Us permaculturalists are trained observers of nature. (It's true y'know.) Here is a lobular pattern I saw in the melting of a south-facing snowbank. It is forming cup-shaped cavities, many with overhangs. I think these are suntraps developing by focusing the light.
Maybe one of you natural building mavens could exploit this for making warm places for dwellings. Building an earthen suntrap might be a good compromise short of full earth-sheltering.
Here is another pattern I saw on a north-facing deck. See how the snow has melted above the spaces between the planks, forming tunnels. I don't have a use for this one yet.
I want to speak again about the comfiness of this place temperature-wise. My old house used to cool off pretty much instantly, in spite of my replacing all the windows and the month I spent crawling around in the attic fiberglass trying to seal it up. This place is much more stable and has great ability to ride through a day or two cold snap, even with the hurricanes blowing in around the window frames. Redbeard swears he's gonna fix that this summer, which should make things even better. The in-floor heat is also a big plus. I've lived in places with cold floors and they are not nice.
The population of ants has increased, they cruise my kitchen cutting board regularly. So far I've just been shooing them away. Home remedies people have suggested are putting a line of salt or chalk all the way around the house on the inside. In my old house I used to put out the ant baits. These seemed to work but then the ants would be back next year, so I started to suspect they went away on their own and the poison had nothing to do with it. I'm hoping that if I keep the kitchen clean to where they don't find anything to eat, they will give up.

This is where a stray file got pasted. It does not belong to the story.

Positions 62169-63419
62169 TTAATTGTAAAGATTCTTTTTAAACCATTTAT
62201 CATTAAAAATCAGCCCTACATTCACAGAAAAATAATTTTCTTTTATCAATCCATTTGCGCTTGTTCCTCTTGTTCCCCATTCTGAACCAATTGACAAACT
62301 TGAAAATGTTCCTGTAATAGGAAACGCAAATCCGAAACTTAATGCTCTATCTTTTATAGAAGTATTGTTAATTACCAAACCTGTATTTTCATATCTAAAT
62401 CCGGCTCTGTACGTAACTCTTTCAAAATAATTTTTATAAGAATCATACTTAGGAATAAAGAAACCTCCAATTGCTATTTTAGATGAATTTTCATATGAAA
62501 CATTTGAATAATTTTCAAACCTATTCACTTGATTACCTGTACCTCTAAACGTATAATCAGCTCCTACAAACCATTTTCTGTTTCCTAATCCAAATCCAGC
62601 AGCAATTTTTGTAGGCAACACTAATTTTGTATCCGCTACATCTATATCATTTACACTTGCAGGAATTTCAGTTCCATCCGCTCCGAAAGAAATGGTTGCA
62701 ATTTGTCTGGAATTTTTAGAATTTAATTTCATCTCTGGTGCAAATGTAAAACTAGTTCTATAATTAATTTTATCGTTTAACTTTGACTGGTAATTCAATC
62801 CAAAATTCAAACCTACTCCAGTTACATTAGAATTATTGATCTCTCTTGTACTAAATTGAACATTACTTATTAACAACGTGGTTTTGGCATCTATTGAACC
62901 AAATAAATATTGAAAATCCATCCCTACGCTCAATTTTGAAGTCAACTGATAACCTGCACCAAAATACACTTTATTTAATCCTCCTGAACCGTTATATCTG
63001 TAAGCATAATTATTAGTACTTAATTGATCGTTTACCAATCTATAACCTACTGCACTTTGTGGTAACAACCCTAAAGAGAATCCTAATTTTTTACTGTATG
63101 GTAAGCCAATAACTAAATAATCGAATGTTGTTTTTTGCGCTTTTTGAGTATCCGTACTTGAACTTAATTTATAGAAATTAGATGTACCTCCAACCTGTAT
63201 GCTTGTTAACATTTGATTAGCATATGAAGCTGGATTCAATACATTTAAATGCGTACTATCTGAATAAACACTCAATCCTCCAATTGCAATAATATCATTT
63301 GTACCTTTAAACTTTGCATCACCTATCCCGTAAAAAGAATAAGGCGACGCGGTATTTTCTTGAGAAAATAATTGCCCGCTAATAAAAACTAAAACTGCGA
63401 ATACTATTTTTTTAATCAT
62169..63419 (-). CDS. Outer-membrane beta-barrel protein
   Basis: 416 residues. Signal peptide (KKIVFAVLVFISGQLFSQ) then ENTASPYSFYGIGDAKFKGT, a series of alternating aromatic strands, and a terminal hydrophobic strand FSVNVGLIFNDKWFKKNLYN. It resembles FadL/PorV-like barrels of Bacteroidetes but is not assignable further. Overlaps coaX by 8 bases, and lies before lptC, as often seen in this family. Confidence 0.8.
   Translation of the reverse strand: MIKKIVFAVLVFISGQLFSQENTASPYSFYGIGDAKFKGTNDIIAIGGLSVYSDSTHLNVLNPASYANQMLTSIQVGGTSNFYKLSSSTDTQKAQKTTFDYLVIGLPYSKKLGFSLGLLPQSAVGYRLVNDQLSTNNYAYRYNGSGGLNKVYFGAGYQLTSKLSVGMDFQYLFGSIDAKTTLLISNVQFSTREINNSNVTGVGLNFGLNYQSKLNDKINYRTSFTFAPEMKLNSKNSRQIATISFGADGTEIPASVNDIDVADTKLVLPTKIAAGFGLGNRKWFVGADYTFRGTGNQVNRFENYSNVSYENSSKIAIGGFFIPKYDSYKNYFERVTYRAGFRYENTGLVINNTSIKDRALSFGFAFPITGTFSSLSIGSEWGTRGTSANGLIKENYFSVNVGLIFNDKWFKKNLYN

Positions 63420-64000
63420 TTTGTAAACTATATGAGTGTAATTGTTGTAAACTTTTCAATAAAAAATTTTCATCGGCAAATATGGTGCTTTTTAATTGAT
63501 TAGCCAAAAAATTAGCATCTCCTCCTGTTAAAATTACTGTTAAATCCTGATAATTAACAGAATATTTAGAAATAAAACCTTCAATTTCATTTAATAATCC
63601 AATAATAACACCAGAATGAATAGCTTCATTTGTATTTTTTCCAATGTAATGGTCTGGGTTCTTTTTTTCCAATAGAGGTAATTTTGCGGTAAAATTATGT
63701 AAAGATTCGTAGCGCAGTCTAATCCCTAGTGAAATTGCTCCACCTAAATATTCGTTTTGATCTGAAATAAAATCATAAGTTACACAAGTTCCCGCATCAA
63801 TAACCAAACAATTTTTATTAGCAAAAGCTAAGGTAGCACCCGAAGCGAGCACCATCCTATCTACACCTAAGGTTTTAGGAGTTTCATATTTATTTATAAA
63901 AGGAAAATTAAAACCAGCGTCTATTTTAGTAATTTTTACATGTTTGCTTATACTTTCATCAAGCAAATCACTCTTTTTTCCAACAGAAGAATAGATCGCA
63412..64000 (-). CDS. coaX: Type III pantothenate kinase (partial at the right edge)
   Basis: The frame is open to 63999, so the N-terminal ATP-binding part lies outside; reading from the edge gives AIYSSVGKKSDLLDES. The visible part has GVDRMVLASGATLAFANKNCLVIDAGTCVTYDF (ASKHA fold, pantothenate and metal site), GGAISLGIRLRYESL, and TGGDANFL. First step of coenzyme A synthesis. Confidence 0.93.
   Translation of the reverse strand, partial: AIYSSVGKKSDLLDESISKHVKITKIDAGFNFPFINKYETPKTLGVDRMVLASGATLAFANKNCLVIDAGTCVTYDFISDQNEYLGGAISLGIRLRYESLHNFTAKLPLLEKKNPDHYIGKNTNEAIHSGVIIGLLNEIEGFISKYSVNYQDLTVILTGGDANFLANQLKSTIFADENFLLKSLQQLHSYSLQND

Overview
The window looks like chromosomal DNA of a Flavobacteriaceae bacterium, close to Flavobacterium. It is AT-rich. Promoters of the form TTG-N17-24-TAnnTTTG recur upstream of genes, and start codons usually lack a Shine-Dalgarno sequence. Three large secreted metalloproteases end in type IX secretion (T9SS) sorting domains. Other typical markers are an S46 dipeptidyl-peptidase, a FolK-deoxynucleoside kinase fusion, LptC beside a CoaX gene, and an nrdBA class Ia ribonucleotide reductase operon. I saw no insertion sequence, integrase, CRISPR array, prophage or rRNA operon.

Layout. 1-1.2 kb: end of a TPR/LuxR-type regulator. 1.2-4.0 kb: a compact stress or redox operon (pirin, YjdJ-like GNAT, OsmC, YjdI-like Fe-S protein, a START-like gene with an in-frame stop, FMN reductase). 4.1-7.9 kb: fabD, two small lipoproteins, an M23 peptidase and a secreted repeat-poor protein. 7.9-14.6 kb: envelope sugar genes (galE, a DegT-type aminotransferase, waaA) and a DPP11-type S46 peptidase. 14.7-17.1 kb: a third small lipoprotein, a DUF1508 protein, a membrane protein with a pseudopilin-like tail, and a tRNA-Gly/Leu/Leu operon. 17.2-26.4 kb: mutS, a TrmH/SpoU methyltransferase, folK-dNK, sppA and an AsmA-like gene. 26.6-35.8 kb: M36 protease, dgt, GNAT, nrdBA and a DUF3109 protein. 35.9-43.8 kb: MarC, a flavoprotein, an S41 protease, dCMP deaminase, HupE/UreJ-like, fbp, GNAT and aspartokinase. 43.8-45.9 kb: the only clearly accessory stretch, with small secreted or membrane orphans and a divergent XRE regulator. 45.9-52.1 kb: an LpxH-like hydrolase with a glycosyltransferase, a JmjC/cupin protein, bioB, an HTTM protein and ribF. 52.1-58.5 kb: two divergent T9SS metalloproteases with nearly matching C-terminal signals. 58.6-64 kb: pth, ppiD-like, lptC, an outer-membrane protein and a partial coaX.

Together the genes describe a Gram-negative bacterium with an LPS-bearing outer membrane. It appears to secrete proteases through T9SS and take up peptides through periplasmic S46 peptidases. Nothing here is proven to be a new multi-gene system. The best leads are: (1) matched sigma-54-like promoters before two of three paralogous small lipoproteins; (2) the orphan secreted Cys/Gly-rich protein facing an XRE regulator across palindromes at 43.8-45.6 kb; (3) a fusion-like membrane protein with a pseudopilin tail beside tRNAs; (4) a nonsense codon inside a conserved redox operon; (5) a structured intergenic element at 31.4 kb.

The cob-crete floor of the greenhouse is definitely unstable. Whenever you sweep it more of the surface comes off, and it kicks up a cloud of fine dust. I got more mats to protect the surface. I'm trying to use the greenhouse entrance mainly, because there is more room to take your shoes off, and a step up into the house. Now that the snow is melting, the lifeless and debris-strewn sand around the place is exposed and wants more than anything to get tracked into the house. The sand is very abrasive and I don't want it to damage the cob floor inside, which I think I've mentioned before, is not super tough. Last week I noticed it was getting kind of blotchy, from which I surmised it was dirty. It's clearly too rough to sponge-mop so I wet-mopped it with water and a big ole rag mop. This made it more uniform in color, which pleased me.
On the pooper front, the installation of the fancy nimbus 2000 composting toilet is taking about thirty times as long as Pigpen's original estimate. (Redbeard got called away urgently to work on preventing the collapse of one of the other buildings on campus.) The snow ramp which I was using to wheel the bucket to the top of the outside compost heap has melted to the point of uselessness, so I am down to heaving it over the rim by main strength, which is quite a workout. You young sustainable millennials may not understand, but us fatsos from the 20th century prefer to work in front of computer screens all day and have our workouts not accomplish anything useful, but take place in stylishly-appointed health clubs where the eye candy is better, and to which we drive, in our stylishly-appointed cars. Shut up, I swear its true, you had to be there.
On the food-miles front, I have so far utterly failed to give up coffee, chocolate, Splenda, or caffeine-free diet Dr. Pepper. I would buy this stuff if it came from Mars. At this point I can't imagine how much it would have to cost before I thought twice about not buying it.
On the culinary front, my first attempt to pan-fry fish did not go well. They wanted it coated with flour; I substituted pancake mix. It did turn a lovely golden-brown color, but every bit of it stuck to the pan, real hard, and not to the fish. I think the problem was the fish was not completely thawed?